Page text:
I am trying so hard right now to articulate my thoughts on albinism and how much those living with albinism in some parts of the world are discriminated but words fail me because it is so devastating. Prior to this episode, I just wanted to get someone living with albinism as a guest to share their experiences but one thing led to the other and I decided to do an in-depth research on this. I was so shocked to find out that people with albinism are being hunted and killed in Tanzania, Malawi and some parts of the world. I was so sad because they face a lot of silent and most times, glaring discrimination talk less of being killed. I’ll link articles of survivor stories and a documentary towards the end of this show note.
The first-ever conviction for the killing of a person with albinism occurred on 23rd September, 2oo9 at the High Court in Kahama, Tanzania. Regardless of that, the killings continued. They are specifically hunted for their body parts most especially the hands, teeth and private parts which are believed to be potent in making money ritual medicines by witch doctors. This is so sad! I watched a video of this strong woman on YouTube who her neighbour of 10 years connived with hoodlums to hack off her two arms. You can watch the video HERE.
When these wave of killings and amputations started to get rampant especially children in late 2000s the country’s government set up temporary holding shelters/boarding schools to protect them. You’d think the killings have stopped because we are in 2020 right? Nope! It hasn’t! Actually, people living with albinism began 2019 with fear of renewed attacks as two suspects broke into 54-year-old Yassin Phiri’s house in Northern Malawi on New Year’s eve and stabbed him to death in front of his nine-year-old son.
My heart leapt for joy several times when our guest on this episode, Tomi agreed to share her journey living with albinism here in Nigeria. I love her confidence and fortitude and I know you will love her as well. One thing I learnt from Tomi during our conversation is how we can change our lives with the way we see ourselves regardless of our skin colour. One thing she said that still rings in my head is this: ‘There is also racism and discrimination against people living with albinism amongst blacks’. Phew! Do you also know that it is derogatory to call someone living with albinism an ‘albino’? (Laughs) I know you are surprised. Same here.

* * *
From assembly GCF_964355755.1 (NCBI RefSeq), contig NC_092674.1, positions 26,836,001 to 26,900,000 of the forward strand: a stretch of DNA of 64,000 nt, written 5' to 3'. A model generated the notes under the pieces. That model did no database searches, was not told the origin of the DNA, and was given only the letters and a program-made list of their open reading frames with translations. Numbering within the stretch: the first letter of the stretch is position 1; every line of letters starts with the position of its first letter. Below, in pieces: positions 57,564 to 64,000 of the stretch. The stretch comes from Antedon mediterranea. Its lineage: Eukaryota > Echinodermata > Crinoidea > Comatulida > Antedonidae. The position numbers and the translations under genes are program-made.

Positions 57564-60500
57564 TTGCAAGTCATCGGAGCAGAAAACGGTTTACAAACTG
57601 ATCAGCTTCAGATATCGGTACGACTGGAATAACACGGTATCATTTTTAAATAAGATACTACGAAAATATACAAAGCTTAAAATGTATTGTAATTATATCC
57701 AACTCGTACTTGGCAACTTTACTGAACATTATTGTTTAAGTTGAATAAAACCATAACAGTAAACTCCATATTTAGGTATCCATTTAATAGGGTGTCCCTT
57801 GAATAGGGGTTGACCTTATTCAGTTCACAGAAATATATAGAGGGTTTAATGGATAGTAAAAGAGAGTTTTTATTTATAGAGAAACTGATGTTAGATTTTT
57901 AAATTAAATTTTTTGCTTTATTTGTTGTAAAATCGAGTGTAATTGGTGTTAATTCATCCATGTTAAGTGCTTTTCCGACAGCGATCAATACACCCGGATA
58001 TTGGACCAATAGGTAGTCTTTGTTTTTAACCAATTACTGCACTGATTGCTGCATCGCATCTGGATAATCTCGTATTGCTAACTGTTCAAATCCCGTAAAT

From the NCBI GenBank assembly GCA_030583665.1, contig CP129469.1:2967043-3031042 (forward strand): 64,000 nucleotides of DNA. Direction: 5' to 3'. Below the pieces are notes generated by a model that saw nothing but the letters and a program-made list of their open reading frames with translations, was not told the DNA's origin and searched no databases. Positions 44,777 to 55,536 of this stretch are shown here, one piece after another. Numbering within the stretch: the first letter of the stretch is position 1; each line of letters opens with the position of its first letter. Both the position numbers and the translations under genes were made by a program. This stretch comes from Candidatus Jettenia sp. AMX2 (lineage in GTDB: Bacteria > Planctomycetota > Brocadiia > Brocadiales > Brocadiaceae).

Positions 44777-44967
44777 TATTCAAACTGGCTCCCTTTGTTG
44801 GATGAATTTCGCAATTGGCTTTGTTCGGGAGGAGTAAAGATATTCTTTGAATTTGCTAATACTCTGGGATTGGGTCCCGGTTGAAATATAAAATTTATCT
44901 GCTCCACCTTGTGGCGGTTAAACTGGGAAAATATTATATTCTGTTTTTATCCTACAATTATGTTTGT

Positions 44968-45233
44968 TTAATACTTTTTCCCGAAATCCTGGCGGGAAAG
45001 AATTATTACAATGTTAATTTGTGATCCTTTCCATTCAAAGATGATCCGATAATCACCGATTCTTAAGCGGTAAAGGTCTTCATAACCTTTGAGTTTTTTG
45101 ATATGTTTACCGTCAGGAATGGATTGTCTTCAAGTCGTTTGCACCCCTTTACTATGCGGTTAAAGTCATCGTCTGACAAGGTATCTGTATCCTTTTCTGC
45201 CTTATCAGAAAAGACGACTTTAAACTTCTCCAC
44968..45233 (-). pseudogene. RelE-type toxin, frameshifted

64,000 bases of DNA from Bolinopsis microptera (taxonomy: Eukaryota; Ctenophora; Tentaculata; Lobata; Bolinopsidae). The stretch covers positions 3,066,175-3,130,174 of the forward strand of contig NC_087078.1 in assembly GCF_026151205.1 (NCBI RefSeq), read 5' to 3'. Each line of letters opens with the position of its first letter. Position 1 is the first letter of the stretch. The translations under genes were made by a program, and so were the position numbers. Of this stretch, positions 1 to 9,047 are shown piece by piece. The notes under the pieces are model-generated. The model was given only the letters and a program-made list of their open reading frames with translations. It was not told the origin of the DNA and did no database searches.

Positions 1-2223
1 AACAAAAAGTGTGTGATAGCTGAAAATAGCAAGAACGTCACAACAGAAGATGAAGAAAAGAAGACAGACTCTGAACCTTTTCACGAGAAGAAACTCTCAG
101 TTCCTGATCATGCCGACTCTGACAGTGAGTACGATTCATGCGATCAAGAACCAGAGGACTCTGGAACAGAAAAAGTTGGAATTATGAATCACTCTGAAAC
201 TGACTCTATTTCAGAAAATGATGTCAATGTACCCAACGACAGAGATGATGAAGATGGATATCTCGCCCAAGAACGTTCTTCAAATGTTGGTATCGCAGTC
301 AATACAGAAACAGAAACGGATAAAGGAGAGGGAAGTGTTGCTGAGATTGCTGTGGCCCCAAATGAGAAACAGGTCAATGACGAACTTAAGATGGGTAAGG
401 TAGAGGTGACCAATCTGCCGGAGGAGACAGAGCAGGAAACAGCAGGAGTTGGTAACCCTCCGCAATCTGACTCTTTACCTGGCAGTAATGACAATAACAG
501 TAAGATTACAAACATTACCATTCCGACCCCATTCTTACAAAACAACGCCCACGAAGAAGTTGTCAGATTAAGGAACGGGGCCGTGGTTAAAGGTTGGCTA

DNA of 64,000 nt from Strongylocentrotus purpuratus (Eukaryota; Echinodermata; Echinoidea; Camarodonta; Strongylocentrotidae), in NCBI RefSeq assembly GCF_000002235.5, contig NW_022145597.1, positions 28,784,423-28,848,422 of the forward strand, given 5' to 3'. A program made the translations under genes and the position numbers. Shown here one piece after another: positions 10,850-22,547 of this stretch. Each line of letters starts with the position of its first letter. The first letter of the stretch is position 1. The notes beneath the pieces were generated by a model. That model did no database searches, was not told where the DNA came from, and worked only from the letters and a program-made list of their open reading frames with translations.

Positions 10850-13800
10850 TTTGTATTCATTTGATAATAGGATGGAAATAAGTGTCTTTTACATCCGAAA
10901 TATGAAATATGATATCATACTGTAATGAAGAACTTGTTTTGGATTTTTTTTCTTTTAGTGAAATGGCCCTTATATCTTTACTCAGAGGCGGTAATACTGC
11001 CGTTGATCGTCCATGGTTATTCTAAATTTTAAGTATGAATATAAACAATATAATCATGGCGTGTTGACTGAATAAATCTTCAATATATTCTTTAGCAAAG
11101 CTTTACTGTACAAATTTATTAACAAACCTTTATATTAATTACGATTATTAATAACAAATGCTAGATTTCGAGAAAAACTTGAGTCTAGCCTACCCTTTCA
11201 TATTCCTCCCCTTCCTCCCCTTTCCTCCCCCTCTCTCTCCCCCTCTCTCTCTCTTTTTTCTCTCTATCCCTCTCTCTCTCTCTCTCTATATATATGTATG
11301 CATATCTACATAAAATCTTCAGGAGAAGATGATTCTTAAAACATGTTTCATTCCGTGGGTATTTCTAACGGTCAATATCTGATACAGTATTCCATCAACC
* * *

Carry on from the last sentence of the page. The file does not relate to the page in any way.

This episode is one to definitely listen to. This is to hoping that one day, I’ll find a person with albinism residing in Tanzania or Malawi to further share their journey with you and me on this podcast.What people living with albinism go through Click To Tweet
About Oluwatomi Adeworan
Our guest on this episode is Oluwatomi Adeworan; an On-Air personality, mediapreneur, socialpreneur, entrepreneur and budding film director/film maker
Our Reality Check segment inspiration is from our guest Tomi and I am reminding you today that you are fearfully and wonderfully made.I am fearfully and wonderfully made! Click To Tweet
For the Common Sense Rule segment, I shared things you should never say or do to someone living with albinism. You should listen to educate yourself on this.Here are four things you should never say or do to someone living with albinism Click To Tweet
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Articles on stories of albinism discrimination
A documentary: Born Too White – What it’s like to have albinism in Tanzania
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